Who knows? In the summer the Labour leader visited the seats the party lost in 2019 so he could listen to voters. “We now know what he thought he heard,” says Dan Hodges. Red wall voters “want him to write 12,000-word essays for the Fabians, tell men they can have a cervix, call for a female James Bond and demand the return of cheap eastern European labour”. While Boris plays “cheerleader-in-chief”, Starmer is left to play “moaner-in-chief”, says Clare Foges in The Times. All he can offer is “furrow-browed complaint”. The PM will have an easy time accusing the Labour leader of “gloomily talking our nation down during one of our darkest hours”.

But can Johnson deliver?
That’s the problem. He’s set himself “a very hard test”, says a senior Tory, “of raising wages when inflation is going to go through the roof”. Even if people do earn a bit more, higher prices will probably make them worse off overall in the short term. “It’s setting yourself up to fail.” One question no one can answer, adds a veteran commentator, is: “How do you persuade young Britons to take on all these jobs, even if they’re paid higher wages?” Then there’s the question of whether Johnson has the self-discipline to drive his reforms home. His attention, says Hodges, will soon drift towards the “green jamboree” of the Cop26 summit. Winter may well see the re-emergence of Covid and fresh pressure on supply chains. “Each will test Boris’s focus.”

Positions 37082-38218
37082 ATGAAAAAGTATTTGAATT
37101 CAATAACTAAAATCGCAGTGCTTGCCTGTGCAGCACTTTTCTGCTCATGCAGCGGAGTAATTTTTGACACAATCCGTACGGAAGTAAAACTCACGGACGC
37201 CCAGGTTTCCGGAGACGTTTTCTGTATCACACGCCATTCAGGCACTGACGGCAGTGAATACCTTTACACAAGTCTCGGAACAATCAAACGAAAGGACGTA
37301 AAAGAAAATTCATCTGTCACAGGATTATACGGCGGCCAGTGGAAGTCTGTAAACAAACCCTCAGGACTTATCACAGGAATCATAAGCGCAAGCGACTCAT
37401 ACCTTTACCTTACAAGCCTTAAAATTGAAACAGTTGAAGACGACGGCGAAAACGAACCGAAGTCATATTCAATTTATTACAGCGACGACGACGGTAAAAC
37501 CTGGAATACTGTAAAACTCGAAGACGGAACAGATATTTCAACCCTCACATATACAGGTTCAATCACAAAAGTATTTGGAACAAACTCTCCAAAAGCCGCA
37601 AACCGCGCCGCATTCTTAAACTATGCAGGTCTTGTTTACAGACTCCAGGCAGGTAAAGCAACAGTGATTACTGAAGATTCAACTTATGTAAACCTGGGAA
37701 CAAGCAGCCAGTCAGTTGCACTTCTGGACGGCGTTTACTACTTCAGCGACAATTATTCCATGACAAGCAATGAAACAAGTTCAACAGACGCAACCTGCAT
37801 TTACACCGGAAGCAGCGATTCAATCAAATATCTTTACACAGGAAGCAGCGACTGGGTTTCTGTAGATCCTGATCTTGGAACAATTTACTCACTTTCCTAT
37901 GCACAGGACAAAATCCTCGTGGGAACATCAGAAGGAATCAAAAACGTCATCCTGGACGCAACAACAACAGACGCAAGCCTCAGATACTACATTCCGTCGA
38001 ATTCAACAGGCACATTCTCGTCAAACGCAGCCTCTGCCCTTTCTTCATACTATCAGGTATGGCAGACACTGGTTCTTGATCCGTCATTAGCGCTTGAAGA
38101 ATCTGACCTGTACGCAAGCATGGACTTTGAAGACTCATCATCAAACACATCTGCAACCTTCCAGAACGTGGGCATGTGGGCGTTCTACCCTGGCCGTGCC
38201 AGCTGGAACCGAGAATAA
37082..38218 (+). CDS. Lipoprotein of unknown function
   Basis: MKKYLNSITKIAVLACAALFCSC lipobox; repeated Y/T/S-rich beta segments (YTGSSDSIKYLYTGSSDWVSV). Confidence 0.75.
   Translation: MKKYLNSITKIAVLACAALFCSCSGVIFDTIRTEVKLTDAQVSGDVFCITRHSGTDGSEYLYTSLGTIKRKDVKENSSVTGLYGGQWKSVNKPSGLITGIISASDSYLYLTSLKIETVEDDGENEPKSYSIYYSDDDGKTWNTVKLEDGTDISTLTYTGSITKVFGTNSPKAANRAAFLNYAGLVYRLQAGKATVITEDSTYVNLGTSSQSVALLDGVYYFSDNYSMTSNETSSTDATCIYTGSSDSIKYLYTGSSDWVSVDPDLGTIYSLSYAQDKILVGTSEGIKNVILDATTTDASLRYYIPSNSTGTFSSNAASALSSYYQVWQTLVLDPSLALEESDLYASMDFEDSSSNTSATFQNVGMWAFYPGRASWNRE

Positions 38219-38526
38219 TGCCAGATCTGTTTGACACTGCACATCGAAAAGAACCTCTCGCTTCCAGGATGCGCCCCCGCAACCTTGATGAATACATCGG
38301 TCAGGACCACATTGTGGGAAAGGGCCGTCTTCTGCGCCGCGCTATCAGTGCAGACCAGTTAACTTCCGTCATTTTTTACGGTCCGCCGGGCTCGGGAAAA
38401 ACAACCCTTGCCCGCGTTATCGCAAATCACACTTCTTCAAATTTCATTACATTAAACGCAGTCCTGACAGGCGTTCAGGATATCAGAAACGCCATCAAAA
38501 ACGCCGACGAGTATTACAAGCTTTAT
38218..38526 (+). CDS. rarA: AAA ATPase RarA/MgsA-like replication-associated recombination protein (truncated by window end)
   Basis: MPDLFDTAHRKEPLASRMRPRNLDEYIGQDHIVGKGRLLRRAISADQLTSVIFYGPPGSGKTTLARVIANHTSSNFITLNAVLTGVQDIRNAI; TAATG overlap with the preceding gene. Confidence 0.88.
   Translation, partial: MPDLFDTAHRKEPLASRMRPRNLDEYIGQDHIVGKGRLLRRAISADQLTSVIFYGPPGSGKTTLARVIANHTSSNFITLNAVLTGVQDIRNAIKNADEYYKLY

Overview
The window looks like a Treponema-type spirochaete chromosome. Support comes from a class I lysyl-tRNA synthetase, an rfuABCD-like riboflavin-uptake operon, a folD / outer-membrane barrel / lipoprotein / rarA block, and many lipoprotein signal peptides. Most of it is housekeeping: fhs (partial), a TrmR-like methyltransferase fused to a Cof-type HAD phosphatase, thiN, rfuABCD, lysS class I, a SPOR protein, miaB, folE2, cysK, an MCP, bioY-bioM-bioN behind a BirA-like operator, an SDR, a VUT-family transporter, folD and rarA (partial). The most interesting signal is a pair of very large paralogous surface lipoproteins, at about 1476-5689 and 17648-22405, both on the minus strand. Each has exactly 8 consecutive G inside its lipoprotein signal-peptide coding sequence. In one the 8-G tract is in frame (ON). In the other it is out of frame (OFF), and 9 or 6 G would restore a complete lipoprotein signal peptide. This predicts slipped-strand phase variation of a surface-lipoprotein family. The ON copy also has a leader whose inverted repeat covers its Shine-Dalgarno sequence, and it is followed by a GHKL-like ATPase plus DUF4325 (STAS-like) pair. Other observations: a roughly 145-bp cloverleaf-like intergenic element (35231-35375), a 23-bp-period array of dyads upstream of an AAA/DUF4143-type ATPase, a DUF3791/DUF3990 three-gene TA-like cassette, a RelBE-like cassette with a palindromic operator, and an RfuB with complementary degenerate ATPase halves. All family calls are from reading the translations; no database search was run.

What if he fails?
Never underestimate the appeal of an optimist, says Martin Ivens in Bloomberg. “Political Tiggers tend to outlive the Eeyores.” After 18 months of the pandemic and years of tedious debate about Brexit, British voters want to start having some fun. Johnson’s boosterism is far more in tune with the popular mood than Labour’s woebegone message, which, as the PM teased, has all the appeal of a “damp tea towel”. Alas for those who long for his comeuppance, says Foges, “it’s not going to come any time soon”.